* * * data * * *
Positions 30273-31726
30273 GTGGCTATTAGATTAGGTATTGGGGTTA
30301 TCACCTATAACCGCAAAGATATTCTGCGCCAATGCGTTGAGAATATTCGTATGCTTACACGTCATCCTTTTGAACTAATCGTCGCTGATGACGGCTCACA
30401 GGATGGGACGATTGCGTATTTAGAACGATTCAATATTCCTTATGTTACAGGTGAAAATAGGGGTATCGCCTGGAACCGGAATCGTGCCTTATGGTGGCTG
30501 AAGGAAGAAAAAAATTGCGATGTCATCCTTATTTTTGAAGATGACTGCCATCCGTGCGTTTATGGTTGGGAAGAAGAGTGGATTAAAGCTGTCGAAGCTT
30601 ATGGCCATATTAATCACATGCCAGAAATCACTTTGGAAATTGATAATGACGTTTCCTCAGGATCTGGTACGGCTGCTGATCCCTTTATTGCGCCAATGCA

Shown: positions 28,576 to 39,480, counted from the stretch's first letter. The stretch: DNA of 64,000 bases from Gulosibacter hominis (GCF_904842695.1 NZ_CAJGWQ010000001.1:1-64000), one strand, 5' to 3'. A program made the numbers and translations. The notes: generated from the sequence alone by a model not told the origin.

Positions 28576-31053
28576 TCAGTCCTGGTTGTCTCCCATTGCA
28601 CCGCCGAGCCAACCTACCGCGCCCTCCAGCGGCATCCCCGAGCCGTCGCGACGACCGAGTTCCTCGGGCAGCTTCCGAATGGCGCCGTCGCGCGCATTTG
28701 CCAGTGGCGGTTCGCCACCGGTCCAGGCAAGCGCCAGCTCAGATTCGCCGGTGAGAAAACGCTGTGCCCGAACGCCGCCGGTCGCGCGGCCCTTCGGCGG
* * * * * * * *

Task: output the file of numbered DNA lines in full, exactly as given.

Positions 30273-31726
30273 GTGGCTATTAGATTAGGTATTGGGGTTA
30301 TCACCTATAACCGCAAAGATATTCTGCGCCAATGCGTTGAGAATATTCGTATGCTTACACGTCATCCTTTTGAACTAATCGTCGCTGATGACGGCTCACA
30401 GGATGGGACGATTGCGTATTTAGAACGATTCAATATTCCTTATGTTACAGGTGAAAATAGGGGTATCGCCTGGAACCGGAATCGTGCCTTATGGTGGCTG
30501 AAGGAAGAAAAAAATTGCGATGTCATCCTTATTTTTGAAGATGACTGCCATCCGTGCGTTTATGGTTGGGAAGAAGAGTGGATTAAAGCTGTCGAAGCTT
30601 ATGGCCATATTAATCACATGCCAGAAATCACTTTGGAAATTGATAATGACGTTTCCTCAGGATCTGGTACGGCTGCTGATCCCTTTATTGCGCCAATGCA

Shown: positions 28,576 to 39,480, counted from the stretch's first letter. The stretch: DNA of 64,000 bases from Gulosibacter hominis (GCF_904842695.1 NZ_CAJGWQ010000001.1:1-64000), one strand, 5' to 3'. A program made the numbers and translations. The notes: generated from the sequence alone by a model not told the origin.

Positions 28576-31053
28576 TCAGTCCTGGTTGTCTCCCATTGCA
28601 CCGCCGAGCCAACCTACCGCGCCCTCCAGCGGCATCCCCGAGCCGTCGCGACGACCGAGTTCCTCGGGCAGCTTCCGAATGGCGCCGTCGCGCGCATTTG
28701 CCAGTGGCGGTTCGCCACCGGTCCAGGCAAGCGCCAGCTCAGATTCGCCGGTGAGAAAACGCTGTGCCCGAACGCCGCCGGTCGCGCGGCCCTTCGGCGG